Many organizations find interception caching attractive because they can't, or would rather not, configure all their user's web browsers. It's probably easier to perform a little network trickery on a single switch or router than it is to configure hundreds or thousands of workstations. As with many choices we face, interception caching is really a tradeoff. It brings both benefits and drawbacks. It may make your life easier, or more difficult.
The obvious benefit of interception caching is that all HTTP requests leaving your network automatically go through Squid. You don't need to worry about configuring any browsers or that users might disable their proxy settings. Interception caching puts you, the network administrator, in control of the HTTP traffic. You can change, add, or remove Squid caches from service without significantly interrupting your users' web surfing.
Most of the disadvantages surrounding HTTP interception are because this technique violates the TCP/IP standards. These protocols mandate that routers (and switches) forward TCP/IP packets to the host specified by the destination IP address. Diverting the packets to a caching proxy breaks the rules. The proxy accepts diverted connections under false pretense. User agents are tricked into believing they have established a TCP connection with the origin server.
This confusion causes a serious problem with older versions of Microsoft's Internet Explorer. The browser's Reload button is the easiest way to refresh an HTML page. When Explorer is configured to use a caching proxy, a reload request includes a Cache-Control: no-cache header to force a cache miss (or validation) and ensure that the response is up to date. Explorer omits this header when not explicitly configured for proxying. With interception caching, Explorer thinks it is connecting to the origin server anyway, and there is no need to send this header. Squid can't tell that the user pressed the Reload button in this case and may not validate the cached response. Squid's ie_refresh provides a partial workaround for this bug (see Appendix A). According to Microsoft, this problem has been corrected in Explorer Version 5.5, Service Pack 1.
 See Microsoft support knowledge base article Q266121 for more (or less) information: http://support.microsoft.com/support/kb/articles/Q266/1/21.ASP.
For similar reasons, you can't use HTTP proxy authentication in combination with interception caching. Because the client is unaware of the proxy, it doesn't send the necessary Proxy-Authorization header. Additionally, the 407 (Proxy Authorization Required) response code is inappropriate because the response should look like it came from the origin server, which would never send such a reply.
You also can't use RFC 1413 ident lookups (see Section 188.8.131.52) with interception. Squid can't bind a new TCP socket to the necessary IP address. The operating system cheats when forwarding the intercepted connection to Squid. However, it can't cheat when Squid wants to bind a new TCP socket to the foreign IP address. The address that it wants to bind to isn't really local, so the bind system call fails.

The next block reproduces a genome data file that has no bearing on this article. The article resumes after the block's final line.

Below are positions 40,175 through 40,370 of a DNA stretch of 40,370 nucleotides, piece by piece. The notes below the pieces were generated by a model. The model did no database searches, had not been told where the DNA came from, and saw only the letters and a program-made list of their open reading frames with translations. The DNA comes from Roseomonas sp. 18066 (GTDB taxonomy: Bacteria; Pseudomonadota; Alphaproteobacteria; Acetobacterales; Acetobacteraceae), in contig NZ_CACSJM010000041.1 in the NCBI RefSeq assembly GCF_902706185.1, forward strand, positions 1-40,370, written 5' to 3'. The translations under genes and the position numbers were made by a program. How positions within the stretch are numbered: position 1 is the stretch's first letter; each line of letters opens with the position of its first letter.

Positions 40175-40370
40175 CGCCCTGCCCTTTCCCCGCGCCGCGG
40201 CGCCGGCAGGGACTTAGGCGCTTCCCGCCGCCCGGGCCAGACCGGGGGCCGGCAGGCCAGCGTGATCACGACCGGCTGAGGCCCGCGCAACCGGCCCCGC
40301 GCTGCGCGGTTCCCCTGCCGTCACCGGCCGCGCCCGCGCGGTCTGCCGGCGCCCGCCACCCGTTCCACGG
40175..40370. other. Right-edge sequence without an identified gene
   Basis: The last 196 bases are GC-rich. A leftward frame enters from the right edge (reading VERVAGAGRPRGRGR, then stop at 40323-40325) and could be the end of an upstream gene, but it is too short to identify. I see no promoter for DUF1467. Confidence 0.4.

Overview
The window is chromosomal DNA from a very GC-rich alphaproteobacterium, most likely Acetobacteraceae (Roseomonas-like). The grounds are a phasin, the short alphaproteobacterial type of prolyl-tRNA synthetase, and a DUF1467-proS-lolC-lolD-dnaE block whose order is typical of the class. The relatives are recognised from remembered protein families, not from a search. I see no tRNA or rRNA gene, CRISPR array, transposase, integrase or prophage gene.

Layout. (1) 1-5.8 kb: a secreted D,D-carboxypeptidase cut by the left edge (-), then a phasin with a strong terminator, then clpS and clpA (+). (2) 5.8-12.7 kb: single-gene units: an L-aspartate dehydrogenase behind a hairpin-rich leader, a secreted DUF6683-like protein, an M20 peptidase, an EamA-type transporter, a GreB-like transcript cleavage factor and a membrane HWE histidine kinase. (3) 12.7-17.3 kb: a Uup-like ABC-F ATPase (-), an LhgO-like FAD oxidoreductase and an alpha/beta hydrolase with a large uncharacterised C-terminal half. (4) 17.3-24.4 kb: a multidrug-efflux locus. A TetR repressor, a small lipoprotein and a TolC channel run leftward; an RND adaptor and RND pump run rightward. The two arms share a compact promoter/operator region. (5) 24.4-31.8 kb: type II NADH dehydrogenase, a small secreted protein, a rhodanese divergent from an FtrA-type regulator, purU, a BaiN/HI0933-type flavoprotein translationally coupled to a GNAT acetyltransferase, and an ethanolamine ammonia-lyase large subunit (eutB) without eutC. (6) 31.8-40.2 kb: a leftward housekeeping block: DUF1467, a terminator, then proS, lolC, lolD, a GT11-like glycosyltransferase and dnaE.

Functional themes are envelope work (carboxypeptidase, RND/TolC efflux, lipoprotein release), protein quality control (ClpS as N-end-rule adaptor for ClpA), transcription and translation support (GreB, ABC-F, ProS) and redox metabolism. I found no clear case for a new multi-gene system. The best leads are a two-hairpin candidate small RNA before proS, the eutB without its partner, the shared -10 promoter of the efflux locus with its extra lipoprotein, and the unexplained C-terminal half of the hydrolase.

Interception caching is also incompatible with IP filtering designed to prevent address spoofing (See also RFC 2267: Network Ingress Filtering: Defeating Denial of Service Attacks Which Employ IP Source Address Spoofing). Consider the network shown in Figure 9-2. The router has two LAN interfaces: lan0 and lan1. The network administrator uses packet filters on the router to make sure that the internal hosts don't transmit packets with spoofed source addresses. The router forwards only packets with source addresses corresponding to the connected networks. The packet filter rules might look something like this:
# lan0 allow ip from 172.16.1.0/24 to any via lan0 deny ip from any to any via lan0 # lan1 allow ip from 10.0.0.0/16 to any via lan1 deny ip from any to any via lan1
Now consider what happens when the router and Squid box on lan1 are configured to intercept HTTP connections coming from lan0. Squid pretends to be the origin server, which means that the TCP packets carrying response data from Squid back to the users have spoofed source addresses. These lan0 filter rules cause the router to deny these packets. To make interception caching work, the network administrator must remove the lan0 rules. This, in turn, leaves the network vulnerable to being the source of denial-of-service attacks.
As I explained in the previous section, clients must make DNS queries before opening a connection. This may be undesirable or difficult in certain firewall environments. A host whose HTTP traffic you want to intercept must be able to query the DNS. Clients that know they are using a proxy (due to manual configuration or proxy auto-configuration, for example) don't usually try to resolve hostnames. Instead, they simply forward full URLs to Squid, and it becomes Squid's job to look up origin server IP addresses.
Another little problem is that Squid accepts connections for any destination IP address. Consider, for example, a web site that still has a DNS entry even though the site and server have been taken down. Squid accepts the TCP connection for this bogus site. The client believes the site is up and running, because it's connection is established. When Squid fails to connect to the origin server, it is forced to return an error message.
In case it's not clear, HTTP interception can be tricky and difficult to get working the first time. A number of different components must all work together and be correctly configured. Furthermore, it can be difficult to recreate the entire configuration from memory. I strongly encourage you to set up a test environment before attempting this on a production system. Once you get it all working, be sure to document every little step.